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Is your writing more like a sonnet or a striptease?

August 3, 2012

Information Architecture. That’s what I would have called a ‘beginning, a middle and an end’ when I was learning to write stories at primary school. Now, someone has given it a fancy name. (That’s what happens when corporate people get involved.)

But it’s a useful way to think about how we structure information if we are trying to sell a story or an idea.

The order of information – and the way it looks on a page – has a big impact on how well we take it in. But do you give it a lot of thought?

When it comes to writing, we have to start with the premise that people don’t like reading – well, maybe they like reading Booker prize-winning novels, or they like reading Fifty Shades of Grey. They are less excited to read media releases, research reports, discussion papers or any of the countless materials that PR people spend their lives writing.

I read an article recently that said radio listeners will give a song 8 seconds to decide if they like it before flicking the dial. Listeners, readers, viewers – they are much the same. If you don’t give them a reason to stay, they’ll leave you.

I was taught to structure a media release so that if you only read the first paragraph, you’d still know the whole story. Actually, you should know it from the headline.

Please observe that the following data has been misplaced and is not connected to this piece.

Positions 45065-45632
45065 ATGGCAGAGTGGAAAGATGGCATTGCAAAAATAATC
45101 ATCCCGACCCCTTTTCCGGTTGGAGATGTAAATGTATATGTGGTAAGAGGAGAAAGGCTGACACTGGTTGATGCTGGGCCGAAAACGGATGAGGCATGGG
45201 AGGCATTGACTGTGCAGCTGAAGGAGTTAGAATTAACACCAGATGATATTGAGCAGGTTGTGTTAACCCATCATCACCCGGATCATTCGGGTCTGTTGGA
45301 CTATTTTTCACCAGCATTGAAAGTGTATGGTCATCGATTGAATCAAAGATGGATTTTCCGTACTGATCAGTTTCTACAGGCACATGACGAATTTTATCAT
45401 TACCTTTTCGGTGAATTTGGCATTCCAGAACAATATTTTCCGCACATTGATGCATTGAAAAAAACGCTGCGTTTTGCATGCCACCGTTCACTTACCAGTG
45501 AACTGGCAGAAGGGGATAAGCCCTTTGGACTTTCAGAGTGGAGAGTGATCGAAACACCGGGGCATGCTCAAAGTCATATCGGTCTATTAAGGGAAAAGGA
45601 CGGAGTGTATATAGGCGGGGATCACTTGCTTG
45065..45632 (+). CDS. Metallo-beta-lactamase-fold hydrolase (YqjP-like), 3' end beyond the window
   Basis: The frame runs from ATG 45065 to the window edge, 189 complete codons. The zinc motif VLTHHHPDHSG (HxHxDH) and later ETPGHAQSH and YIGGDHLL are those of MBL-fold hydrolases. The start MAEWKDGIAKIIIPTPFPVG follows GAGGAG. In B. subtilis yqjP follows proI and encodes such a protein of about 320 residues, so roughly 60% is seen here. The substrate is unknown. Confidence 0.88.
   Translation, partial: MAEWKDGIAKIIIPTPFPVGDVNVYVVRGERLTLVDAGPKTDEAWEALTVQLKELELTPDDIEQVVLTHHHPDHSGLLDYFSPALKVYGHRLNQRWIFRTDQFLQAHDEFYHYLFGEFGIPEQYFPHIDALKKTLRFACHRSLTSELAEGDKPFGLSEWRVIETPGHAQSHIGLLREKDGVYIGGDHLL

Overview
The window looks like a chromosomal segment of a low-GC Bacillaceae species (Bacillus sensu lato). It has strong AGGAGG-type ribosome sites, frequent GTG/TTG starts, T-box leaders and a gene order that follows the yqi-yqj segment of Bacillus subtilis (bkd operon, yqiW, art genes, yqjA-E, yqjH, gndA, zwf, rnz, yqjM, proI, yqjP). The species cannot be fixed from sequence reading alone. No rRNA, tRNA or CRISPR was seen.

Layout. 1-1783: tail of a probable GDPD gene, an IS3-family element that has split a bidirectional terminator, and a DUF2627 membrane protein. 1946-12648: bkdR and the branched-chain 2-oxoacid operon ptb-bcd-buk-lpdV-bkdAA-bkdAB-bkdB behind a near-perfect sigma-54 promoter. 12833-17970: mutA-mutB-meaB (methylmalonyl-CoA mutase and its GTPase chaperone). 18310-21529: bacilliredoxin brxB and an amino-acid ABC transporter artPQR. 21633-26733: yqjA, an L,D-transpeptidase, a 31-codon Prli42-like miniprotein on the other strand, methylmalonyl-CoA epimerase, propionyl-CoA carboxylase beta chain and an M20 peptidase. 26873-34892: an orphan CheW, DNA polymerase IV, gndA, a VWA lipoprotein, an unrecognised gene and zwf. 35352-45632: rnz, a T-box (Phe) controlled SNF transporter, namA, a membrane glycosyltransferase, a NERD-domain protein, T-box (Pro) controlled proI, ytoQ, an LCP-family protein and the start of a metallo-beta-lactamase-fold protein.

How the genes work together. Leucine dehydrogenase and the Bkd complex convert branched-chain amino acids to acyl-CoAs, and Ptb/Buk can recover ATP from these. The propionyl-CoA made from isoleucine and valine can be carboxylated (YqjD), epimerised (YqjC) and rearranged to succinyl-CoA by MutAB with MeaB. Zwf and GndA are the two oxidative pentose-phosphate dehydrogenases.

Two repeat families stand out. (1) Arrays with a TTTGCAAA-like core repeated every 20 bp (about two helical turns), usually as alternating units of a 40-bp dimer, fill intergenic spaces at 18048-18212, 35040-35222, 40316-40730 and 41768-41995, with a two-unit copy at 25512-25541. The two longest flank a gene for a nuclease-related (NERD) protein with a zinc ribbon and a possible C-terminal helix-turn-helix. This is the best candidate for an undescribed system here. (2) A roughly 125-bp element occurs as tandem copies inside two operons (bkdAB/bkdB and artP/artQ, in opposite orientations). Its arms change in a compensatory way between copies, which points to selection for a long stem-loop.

Being taught to write media releases by an ex-journalist, our releases read like newspaper stories. If you think about how we consume newspapers, we skim the majority of information and deep dive into a couple of pieces.

Most people are taught to write the opposite way at school and university. They feel like the reader should have a little teaser upfront, then stick faithfully with them until they reveal something wonderful at the end of the piece.

Sadly, most corporate writing lacks the poetry of a Shakespearean sonnet, so the reader will not stick it out until the clever and whimsical turn in the last two lines.

They key is put it all out there at the beginning. It’s like the opposite of a strip tease: start with everything on show. Make your point quickly, then explain and elaborate. Break up long pieces of text into paragraphs. What the hell, throw in some bold words if you like! Crack out some text boxes, insert a little SmartArt – whatever you can do to jazz up the page and keep the reader with you. Maybe go easy on the old-school ClipArt though…

And of course, keep your language simple and clear. Good information architecture is wasted if your building blocks are long and tortured sentences filled with jargon.

Structure isn’t that difficult to get right, and yet it’s not always given a lot of thought. It helps to approach it from the point of view of the reader. What is the most important piece of information that reader needs to take away? Then work back from there.


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  1. Just saw your response to my tweet and thought oh! I haven’t looked at your blog for awhile. Would you believe I was just about to start working on an information architecture recommedation for a client I’m working with. Now as I work for this Christian NFP I’ll think – strip tease – strip tease – keep it to a strip tease ;o) Thanks for these tips.

    • Thanks Gemma! I am very happy to think that I have contributed to some questionable striptease references for a religious organisation 😉

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